Moderators: Chem_Mod, Chem_Admin

Baoying Li 1B
Posts: 113
Joined: Sat Aug 17, 2019 12:18 am


Postby Baoying Li 1B » Thu Mar 12, 2020 2:49 pm

For 4.17 part c, how do you know the remaining number of moles if 0.045 mol? What is the approach? Why is it not 0.15 mol as half of the O2 and all of the SO2 was being used?

MingdaH 3B
Posts: 133
Joined: Thu Jul 11, 2019 12:17 am

Re: 4.17

Postby MingdaH 3B » Thu Mar 12, 2020 2:56 pm

given the initial .030 mols of SO2 and O2, there should be 0.030 moles of SO3 and 0.015 moles of O2 remaining after the reaction goes to completion, since SO2 is the limiting reactant. The final amount of gas is the amount of O2 added with the newly created SO3.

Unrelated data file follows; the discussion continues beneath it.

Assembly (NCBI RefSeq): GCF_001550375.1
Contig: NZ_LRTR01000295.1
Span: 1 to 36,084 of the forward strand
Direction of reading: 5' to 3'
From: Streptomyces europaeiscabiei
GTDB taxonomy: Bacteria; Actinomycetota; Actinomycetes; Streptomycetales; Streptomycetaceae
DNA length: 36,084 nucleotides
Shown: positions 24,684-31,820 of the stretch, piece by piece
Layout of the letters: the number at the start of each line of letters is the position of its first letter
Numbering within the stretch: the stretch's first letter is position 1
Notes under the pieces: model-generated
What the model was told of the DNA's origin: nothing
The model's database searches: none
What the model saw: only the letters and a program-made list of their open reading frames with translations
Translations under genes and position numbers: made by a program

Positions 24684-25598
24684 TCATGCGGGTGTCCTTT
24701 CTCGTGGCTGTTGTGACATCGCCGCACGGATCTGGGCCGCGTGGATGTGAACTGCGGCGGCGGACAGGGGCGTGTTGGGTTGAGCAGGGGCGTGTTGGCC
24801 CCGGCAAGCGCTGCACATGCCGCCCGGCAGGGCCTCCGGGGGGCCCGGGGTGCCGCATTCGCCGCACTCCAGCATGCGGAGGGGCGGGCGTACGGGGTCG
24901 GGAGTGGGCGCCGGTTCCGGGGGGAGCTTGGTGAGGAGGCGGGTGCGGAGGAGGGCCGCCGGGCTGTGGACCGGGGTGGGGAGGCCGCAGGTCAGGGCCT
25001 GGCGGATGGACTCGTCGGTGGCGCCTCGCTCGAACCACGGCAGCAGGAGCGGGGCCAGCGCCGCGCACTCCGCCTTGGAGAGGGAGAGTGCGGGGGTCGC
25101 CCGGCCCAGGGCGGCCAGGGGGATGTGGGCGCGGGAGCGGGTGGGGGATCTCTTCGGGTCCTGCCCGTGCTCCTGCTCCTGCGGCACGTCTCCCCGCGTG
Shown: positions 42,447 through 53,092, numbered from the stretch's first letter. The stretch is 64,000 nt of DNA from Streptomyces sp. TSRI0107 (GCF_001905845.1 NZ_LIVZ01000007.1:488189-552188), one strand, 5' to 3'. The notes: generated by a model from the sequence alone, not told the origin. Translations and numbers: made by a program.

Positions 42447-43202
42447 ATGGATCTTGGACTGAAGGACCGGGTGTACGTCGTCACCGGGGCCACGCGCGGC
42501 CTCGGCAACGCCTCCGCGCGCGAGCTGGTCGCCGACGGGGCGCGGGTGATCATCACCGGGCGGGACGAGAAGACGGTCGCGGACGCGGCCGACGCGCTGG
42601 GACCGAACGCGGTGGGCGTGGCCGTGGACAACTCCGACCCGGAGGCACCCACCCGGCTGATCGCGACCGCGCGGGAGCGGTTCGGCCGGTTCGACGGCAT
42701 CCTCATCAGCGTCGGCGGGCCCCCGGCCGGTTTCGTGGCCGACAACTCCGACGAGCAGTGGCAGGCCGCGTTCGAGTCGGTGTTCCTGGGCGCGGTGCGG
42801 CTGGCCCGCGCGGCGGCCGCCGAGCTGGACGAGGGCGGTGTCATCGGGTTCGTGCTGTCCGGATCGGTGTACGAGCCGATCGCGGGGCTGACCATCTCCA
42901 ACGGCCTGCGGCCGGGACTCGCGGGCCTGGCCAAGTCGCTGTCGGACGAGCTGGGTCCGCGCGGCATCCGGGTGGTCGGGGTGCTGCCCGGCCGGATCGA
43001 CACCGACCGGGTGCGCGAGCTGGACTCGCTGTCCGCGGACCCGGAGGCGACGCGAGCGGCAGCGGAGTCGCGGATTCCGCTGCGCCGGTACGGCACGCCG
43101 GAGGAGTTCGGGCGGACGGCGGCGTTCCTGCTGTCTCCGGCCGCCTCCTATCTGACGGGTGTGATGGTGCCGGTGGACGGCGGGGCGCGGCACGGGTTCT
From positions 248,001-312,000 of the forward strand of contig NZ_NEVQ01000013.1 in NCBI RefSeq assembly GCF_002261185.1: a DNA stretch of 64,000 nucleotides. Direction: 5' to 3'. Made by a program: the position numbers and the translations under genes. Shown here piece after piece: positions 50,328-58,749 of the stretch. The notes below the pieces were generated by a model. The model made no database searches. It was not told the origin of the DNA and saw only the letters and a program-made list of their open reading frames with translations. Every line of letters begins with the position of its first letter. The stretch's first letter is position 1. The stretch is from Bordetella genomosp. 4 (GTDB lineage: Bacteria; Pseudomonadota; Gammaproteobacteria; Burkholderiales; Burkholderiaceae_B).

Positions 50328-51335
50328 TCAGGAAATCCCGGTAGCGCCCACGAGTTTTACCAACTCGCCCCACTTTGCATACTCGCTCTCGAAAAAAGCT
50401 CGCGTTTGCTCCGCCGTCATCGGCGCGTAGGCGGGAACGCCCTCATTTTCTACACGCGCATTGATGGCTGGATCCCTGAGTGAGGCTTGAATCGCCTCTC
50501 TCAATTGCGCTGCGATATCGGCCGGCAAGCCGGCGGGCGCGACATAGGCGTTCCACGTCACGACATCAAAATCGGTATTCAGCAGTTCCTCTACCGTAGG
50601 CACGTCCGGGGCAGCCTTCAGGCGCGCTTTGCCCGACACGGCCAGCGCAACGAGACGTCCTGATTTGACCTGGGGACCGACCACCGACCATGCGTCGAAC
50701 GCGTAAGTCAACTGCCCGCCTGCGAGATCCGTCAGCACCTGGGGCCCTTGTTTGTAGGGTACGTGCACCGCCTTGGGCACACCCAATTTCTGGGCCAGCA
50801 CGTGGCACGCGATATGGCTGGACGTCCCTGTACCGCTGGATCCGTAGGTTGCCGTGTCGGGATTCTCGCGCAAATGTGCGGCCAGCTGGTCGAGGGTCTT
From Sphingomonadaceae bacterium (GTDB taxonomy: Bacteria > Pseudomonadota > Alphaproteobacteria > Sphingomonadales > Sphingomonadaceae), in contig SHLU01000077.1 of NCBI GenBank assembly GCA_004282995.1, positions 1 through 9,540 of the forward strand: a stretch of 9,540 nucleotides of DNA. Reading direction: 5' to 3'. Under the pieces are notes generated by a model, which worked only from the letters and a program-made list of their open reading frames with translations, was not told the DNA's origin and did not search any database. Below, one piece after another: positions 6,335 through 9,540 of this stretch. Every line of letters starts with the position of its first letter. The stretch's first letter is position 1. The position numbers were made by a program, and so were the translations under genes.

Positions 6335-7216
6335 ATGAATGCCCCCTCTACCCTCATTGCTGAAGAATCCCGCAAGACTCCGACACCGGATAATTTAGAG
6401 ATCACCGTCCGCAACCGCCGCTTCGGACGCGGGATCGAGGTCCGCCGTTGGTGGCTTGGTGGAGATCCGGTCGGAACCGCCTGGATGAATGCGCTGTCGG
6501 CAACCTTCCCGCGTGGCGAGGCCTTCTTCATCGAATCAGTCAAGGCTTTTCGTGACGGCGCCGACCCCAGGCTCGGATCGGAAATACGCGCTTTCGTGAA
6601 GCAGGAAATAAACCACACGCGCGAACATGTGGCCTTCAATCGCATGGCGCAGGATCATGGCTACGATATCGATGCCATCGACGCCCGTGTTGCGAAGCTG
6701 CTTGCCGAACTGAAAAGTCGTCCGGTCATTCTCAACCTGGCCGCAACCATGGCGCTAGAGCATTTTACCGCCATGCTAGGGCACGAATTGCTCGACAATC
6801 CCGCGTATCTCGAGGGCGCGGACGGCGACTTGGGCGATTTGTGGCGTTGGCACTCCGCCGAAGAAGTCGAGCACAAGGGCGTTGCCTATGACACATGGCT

Julie Park 1G
Posts: 100
Joined: Thu Jul 25, 2019 12:15 am

Re: 4.17

Postby Julie Park 1G » Thu Mar 12, 2020 3:01 pm

The total number of moles is 0.045mol after you add the 0.030mol of SO3 and 0.015mol of O together. The reason why only 0.015mol of O2 is involved is because of the presence of a limiting reactant. Basically, for every two moles of SO2, only one mol of O2 can react (according to reaction equation). Therefore, even though there is 0.030mol O2 available, only 0.015mol (half) of it will be used.

Return to “Reaction Enthalpies (e.g., Using Hess’s Law, Bond Enthalpies, Standard Enthalpies of Formation)”

Who is online

Users browsing this forum: No registered users and 3 guests